a "companionway" in the aft bulkhead for easy access, but the client wanted the absolutely watertight seal that a top-opening
hatch provides. Thanks to the self-bailing cockpit and tight hatches fore and aft, it should be possible to right the boat and
sail away from a capsize.
In order to have even a modicum of performance with a solo oarsman, I had to retain the slack underwater lines of the faering.
This will make for spirited sailing when the wind is up. For this reason, we settled on the single modest lugsail, with its
low center of effort and all-around efficiency. The sloop would be a little livelier, but this isn't a self-righting boat,
so reefing early and often will be the ethic. 270 pounds of water ballast beneath the cockpit help keep her upright.
There's plenty of storage for long cruises. The boat is light---about half the weight of the 15-foot PocketShip---so there'll
need to be care in distributing the stores for good trim fore and aft
We started assembling the boat at CLC in December 2012. The Viking DNA is evident even belly-up in our shop. Stretching the
LapStitch™ hull from 19'8" to 22'6" made it easier to stitch the hull---the bow and stern posed no special challenges, and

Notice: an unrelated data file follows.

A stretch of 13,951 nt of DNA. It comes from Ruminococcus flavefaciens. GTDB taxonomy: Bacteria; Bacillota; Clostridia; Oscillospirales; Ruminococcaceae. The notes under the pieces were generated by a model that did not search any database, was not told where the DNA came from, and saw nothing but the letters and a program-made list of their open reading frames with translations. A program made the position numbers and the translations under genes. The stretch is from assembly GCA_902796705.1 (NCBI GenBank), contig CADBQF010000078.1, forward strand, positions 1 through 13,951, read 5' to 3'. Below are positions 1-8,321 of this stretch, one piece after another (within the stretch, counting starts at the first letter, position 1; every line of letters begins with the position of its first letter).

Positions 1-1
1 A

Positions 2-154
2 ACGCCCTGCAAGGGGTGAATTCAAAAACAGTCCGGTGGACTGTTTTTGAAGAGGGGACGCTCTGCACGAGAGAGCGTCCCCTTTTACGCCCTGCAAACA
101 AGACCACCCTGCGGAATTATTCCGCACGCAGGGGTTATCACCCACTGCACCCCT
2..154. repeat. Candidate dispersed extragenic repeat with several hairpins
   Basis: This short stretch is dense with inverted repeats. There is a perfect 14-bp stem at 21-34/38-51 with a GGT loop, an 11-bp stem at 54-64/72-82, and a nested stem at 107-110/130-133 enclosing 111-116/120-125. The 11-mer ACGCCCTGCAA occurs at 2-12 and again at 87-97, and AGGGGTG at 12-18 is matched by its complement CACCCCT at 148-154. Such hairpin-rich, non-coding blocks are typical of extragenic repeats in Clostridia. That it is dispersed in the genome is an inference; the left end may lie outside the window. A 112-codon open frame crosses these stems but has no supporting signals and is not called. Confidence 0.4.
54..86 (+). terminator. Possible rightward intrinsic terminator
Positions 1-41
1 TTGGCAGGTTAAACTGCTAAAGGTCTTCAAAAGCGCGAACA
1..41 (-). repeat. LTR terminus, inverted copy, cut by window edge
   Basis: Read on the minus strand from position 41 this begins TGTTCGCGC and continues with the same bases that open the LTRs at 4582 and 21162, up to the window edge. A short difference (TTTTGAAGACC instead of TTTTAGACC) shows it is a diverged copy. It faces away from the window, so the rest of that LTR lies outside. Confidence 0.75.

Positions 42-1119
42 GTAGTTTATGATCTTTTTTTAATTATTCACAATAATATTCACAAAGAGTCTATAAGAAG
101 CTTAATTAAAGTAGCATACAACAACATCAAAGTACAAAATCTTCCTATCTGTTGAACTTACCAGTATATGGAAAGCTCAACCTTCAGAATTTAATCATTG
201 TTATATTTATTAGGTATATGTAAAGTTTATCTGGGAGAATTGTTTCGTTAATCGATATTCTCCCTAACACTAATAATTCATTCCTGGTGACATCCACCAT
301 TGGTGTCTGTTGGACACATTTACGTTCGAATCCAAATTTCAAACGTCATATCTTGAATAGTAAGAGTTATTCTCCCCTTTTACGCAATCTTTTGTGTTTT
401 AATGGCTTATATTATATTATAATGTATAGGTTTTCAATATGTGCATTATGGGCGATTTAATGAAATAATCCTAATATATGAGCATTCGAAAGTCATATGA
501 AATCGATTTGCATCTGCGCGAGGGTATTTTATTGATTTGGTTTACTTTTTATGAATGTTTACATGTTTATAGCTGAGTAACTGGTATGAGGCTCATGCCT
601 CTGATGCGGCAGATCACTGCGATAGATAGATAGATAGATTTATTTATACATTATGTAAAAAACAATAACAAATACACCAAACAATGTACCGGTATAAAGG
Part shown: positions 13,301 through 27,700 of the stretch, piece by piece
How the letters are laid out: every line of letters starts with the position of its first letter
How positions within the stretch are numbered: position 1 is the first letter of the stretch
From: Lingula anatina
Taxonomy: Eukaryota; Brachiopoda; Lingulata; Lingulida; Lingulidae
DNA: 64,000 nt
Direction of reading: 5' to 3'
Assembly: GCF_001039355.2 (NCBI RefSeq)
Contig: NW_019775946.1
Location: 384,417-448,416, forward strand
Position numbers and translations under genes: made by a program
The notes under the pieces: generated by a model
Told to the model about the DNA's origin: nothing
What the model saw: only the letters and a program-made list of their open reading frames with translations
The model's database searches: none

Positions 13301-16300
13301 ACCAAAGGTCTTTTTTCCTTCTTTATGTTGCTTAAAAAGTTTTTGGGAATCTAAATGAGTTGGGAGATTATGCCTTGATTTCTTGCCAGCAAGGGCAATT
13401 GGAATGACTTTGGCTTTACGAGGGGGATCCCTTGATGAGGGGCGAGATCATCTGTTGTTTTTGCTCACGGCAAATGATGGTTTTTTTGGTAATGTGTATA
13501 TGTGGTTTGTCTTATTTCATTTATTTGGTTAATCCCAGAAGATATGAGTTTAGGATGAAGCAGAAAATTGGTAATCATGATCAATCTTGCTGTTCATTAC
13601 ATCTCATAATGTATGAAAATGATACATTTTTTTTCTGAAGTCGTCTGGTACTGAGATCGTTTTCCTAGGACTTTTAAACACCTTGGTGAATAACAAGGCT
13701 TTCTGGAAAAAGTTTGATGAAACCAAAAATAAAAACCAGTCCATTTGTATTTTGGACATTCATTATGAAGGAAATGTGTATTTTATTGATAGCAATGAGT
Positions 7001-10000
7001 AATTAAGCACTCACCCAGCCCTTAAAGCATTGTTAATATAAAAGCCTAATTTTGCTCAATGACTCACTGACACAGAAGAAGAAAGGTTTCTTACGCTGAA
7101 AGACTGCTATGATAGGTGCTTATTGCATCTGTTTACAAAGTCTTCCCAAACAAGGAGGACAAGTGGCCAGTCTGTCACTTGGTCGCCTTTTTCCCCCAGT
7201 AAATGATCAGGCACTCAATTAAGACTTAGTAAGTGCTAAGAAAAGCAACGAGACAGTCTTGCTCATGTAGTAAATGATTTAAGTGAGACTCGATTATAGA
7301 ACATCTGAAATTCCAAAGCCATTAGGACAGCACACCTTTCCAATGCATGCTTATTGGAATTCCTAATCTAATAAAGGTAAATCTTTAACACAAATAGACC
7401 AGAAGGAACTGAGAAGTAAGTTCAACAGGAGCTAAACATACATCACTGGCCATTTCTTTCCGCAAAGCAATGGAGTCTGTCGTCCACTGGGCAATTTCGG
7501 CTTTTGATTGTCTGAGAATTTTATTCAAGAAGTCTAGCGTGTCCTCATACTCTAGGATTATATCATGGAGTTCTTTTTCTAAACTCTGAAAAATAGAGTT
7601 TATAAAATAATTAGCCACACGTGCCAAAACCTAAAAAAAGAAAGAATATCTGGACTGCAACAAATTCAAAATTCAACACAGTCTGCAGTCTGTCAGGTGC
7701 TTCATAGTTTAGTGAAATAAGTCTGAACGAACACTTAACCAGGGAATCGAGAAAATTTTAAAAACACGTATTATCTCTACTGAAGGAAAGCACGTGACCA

the easier bends translated into tight fits for all the CNC-cut parts. As of this writing, there's no momentum to turn this
into a kit like PocketShip. The costly and thankless task of documentation for plans and instructions gives us pause. Still,
I suspect a design like this would appeal to a few rugged latter-day Vikings.
In 2012 I had launched Puzzled Mullet, my 18-foot adaptation of Bolger's
Singlehander Schooner. The boat was fast, exciting to sail, a lot of fun with all the strings to pull and, if I do
say so myself, a real beauty. It had won Best Smallcraft at Okoumefest 2014 and 3rd place in its class at the Mid-Atlantic
Small Craft Festival in 2013.
But nice as it was, it didn't quite match up with my type of sailing. I had hoped to use it for small boat cruising and
boat camping, with the eventual goal of boating the entire John Smith Water Trail. But it isn't really a good gunkholing boat. The